Saturday, August 1, 2009

Hamann in Manhattan

Johann Georg Hamann (1730-1788) is an important figure in German thought of the 18th century, one on the edge of my expertise. Goethe probably learned of Hamann already in Frankfurt, in 1768-69, from Susanna Katharina von Klettenberg, a Pietist reader of the writings of the Counter-Enlightenment philosopher. Goethe became more intimately acquainted with Hamann's writings under Herder's tutelage in Strassburg. From this string of acquaintances and influences emerged the so-called Sturm und Drang. Goethe's early essays -- on Shakespeare, on German architecture -- show his enthusiasm for Hamann's "sibylline" style of writing. It is this style and the considerable erudition that he wields that make Hamann somewhat unapproachable for us moderns and keeps most of us from reading him. As Lessing said, one had to know "a little bit of everything" to understand him. Lately, in connection with my world literature project, I have been reading Herder, Hamann's literary descendent, and it is not easy going.

Interest in Hamann has been growing in recent years, as evidenced this past March at a conference on Hamann at Hunter College, organized by Lisa Marie Anderson of the German Department. Hamann, as I learned, has many heirs, including Goethe, Schelling, Hegel, and Kierkegaard. He was the first major critic of Kantian rationalism, having invented the term "metacritique," which is first found in a letter to Herder of July 1782. Isaiah Berlin has called him an irrationalist, but that is one of the distortions of Hamann's legacy. As I mentioned in the Q&A after one of the talks, if Hamann hadn't lived, he would have had to be invented.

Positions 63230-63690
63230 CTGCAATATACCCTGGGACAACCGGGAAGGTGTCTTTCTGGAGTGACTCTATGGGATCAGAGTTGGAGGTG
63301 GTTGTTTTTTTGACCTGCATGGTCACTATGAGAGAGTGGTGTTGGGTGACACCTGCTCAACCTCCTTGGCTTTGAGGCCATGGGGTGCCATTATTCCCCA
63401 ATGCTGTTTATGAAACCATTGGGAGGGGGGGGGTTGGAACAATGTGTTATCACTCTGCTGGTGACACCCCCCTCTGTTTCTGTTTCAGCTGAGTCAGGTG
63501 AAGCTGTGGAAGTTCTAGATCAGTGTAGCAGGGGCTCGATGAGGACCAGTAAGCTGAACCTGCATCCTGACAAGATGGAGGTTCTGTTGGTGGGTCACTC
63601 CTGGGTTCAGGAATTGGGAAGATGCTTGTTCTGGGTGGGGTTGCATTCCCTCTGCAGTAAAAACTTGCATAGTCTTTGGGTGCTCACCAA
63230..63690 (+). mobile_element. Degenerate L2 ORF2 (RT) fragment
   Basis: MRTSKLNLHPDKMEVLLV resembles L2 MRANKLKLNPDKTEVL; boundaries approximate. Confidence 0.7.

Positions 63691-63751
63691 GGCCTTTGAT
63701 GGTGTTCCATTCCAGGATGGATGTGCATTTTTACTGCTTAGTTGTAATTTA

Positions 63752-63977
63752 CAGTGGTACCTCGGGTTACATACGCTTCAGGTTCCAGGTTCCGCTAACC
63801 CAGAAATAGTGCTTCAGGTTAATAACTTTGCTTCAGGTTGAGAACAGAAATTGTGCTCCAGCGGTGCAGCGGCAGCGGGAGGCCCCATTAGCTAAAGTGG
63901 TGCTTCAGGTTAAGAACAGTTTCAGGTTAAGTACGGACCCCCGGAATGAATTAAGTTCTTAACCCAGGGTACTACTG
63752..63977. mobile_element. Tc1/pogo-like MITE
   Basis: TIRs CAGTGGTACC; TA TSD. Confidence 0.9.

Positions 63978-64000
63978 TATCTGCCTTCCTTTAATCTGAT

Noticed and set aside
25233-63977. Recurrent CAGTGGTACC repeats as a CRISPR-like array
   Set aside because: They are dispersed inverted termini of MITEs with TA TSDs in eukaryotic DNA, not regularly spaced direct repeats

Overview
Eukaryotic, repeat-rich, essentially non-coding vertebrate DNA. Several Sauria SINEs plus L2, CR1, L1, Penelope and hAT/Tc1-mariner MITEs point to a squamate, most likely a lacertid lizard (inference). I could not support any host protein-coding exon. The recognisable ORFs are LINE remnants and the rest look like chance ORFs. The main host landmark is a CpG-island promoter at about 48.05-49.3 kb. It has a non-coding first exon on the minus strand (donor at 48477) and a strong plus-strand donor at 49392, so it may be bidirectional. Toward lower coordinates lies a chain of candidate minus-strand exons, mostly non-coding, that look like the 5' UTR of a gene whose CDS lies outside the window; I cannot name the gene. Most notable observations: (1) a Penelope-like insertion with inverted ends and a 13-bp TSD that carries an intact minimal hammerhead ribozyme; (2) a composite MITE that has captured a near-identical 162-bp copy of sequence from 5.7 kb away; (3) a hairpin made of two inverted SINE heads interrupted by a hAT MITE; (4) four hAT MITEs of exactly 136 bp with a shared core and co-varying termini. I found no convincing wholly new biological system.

What made this conference of interest was the large number of papers focusing on Hamann's theology. I hate to single out any of the speakers (here is the program) since all were top-rate. There was a high level of enthusiasm for this neglected "Magus," though not everyone was a Hamann fan. (Okay, I will mention one: Manfred Kuehn, a Kant scholar.) As irritated as I often am with academics, it was one of those occasions when I was glad to be one.

I was happily surprised the other day to get an email from Jonathan Gray, from the University of London, a speaker at the conference, who had sent to all the attendees his very detailed notes of the talks. Since they are so full and rich, I asked Jonathan if I could post them here. So enjoy and profit from them! He also provides a link to photos. Goethe Girl is included in the one above, no doubt making a penetrating observation.

Michael Larson also posted on the March conference on his blog "Gemütlichkeit," along with a picture of three attendees. On the right in the above photo is Oswald Bayer, professor of systematic theology and philosophy of religion in Tübingen, who gave the keynote address: "God as Author: The Theological Foundation of Hamann's Autorpoetik." (Michael is the middle figure, next to Ronald F. Ziegler, who teaches systematic theology at Concordia Theological Seminary.)


Zentrist said...

Until this morning I'd never even heard of Hamann. Thanks for this valuable introduction--one who influenced greats like Schelling, Goethe, Hegel and Kierkegaard simply must be read, all the more so for his challenging, dense style. I feel a connection with him, and if translations do not exist, one might have to learn German!

Goethe Girl said...

Kenneth Hayes, who spoke at the conference, has done a marvelous job of translating some of Hamann's essays. I'll try to find the reference and send it along, but you might be able to find it on Amazon. It was Hamann's humor that Kierkegaard appreciated.

Zentrist said...

Thanks. Today I read Griffith-Dickson's lucid and comprehensive article on Hamann in the Stanford Encyclopedia of Philosophy. Some of the material she translated really gave you a sense of the man--and his humor! I appreciate the info about Haynes.

Goethe Girl said...

Griffith-Dickson spoke at the conference and was the essence of lucidity. I haven't read the Stanford article yet, but will do so now.